There is no conclusive evidence that HRT significantly increases the risk of breast cancer. There just isn’t! But there’s the perception that there’s conclusive evidence, and therein lies the problem.
In Estrogen Matters, authors Avrum Bluming, MD, and Carol Tavris, PhD, explain in great detail why there’s a widespread belief—even by doctors—that HRT increases the risk.
While I don’t want to get deep into the science, I will highlight a few things that could help you quickly grasp where things went wrong. First, there’s that 2002 Women’s Health Initiative (WHI) study—the one we’ve mentioned in posts about estrogen and cognition, heart health, and bone health. That study found that women randomly assigned to take estrogen and progestin had a 26 percent increase in risk. That sounds big but, in the words of the report itself, that means it “almost reached a nominal statistical significance.” It may have been almost statistically significant, but the fact remained that it was not statistically significant.
The media latched onto the “26 percent increase” (it made for a compelling headline) but didn’t mention that 26 percent was not statistically significant. If a result isn’t statistically significant, that means it could have arisen randomly. Still, the WHI halted the study, everyone panicked, and the prescription rate for HRT fell by 50 percent.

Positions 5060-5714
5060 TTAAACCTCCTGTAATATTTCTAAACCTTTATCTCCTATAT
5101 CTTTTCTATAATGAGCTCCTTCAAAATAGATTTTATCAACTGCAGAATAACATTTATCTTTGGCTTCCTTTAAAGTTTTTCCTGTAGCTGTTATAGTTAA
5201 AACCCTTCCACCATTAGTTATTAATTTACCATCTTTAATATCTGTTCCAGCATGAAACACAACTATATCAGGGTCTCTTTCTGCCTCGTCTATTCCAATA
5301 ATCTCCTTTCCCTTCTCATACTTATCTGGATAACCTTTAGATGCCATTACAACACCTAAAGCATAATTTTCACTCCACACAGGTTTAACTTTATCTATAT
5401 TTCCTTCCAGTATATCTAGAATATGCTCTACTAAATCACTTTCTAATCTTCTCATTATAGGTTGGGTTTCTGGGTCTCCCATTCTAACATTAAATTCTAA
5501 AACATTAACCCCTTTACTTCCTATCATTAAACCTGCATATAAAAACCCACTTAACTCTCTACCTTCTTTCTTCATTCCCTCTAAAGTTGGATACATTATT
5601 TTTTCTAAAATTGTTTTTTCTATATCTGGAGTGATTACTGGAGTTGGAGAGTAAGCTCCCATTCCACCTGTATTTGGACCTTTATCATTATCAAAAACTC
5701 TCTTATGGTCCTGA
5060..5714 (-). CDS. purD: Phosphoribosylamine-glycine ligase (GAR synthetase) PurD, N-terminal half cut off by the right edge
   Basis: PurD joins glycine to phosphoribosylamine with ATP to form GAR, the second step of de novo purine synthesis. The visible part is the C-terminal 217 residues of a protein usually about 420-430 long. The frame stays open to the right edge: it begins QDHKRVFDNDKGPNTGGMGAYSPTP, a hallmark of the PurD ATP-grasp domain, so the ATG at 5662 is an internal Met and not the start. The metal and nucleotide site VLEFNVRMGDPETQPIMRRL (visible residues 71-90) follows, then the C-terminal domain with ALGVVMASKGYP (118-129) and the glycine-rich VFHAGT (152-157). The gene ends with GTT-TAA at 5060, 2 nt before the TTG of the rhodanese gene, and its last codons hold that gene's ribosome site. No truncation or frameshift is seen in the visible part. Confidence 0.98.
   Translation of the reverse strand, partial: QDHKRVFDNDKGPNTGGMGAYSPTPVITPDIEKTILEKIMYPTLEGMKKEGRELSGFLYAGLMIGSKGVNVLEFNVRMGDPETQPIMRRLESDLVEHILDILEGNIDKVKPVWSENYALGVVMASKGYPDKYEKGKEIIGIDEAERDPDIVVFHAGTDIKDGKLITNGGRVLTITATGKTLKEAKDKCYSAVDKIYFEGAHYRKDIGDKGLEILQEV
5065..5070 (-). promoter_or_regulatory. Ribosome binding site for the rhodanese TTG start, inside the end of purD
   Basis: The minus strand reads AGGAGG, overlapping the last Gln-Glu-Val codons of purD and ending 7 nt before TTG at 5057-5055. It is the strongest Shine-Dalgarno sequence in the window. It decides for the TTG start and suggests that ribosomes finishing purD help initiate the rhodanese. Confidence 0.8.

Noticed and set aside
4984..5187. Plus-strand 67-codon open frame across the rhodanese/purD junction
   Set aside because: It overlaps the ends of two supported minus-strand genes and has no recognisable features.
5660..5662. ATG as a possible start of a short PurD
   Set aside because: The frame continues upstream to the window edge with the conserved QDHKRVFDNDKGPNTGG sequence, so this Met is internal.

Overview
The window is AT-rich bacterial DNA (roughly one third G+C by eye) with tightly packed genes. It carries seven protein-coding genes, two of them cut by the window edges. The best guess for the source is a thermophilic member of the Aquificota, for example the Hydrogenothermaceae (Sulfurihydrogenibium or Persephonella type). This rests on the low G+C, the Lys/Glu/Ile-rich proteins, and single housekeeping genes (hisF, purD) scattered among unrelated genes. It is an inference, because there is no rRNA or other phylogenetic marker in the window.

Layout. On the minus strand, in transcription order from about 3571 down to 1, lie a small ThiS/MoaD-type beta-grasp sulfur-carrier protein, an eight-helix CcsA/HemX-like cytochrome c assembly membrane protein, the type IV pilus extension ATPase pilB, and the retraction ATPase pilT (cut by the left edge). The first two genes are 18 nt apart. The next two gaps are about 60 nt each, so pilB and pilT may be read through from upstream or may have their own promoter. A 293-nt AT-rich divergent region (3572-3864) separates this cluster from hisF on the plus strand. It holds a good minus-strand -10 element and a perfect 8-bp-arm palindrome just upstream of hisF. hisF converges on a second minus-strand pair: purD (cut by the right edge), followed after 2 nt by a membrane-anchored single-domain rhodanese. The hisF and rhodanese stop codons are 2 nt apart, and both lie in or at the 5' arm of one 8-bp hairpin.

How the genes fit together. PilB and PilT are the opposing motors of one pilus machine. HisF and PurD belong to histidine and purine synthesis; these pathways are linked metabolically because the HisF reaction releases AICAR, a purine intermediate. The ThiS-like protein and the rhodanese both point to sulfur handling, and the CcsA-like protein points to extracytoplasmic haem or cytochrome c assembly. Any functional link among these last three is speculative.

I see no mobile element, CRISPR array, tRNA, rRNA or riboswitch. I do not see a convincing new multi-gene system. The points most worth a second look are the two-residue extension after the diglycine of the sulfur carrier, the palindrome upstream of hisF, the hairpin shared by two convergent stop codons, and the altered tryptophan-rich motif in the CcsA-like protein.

To put the risk of HRT in perspective, the authors bring up other “risk factors” associated with the development of breast cancer. “The relative risks in almost all cases are very low, and the use of HRT is virtually the lowest, being less risky than eating fish or grapefruit, using antibiotics, or being a flight attendant.”
The second thing I want to highlight is that the WHI updated its study in 2006 and it found no increased risk of breast cancer. None. The entire reason that the study had been halted had vanished. “This news,” the authors wryly note, “did not make headlines.” No wonder so many women and their doctors and even professional associations still believe there’s incontrovertible proof that HRT increases the risk of breast cancer.
One final note: Even if you’ve had breast cancer, don’t automatically rule out HRT. There have been meta-analyses (comparing data from multiple studies) that show women who began HRT three to five years after their diagnoses and remained on it for an average of three years had a 10 percent decrease in chance of recurrence. Talk to your doctor!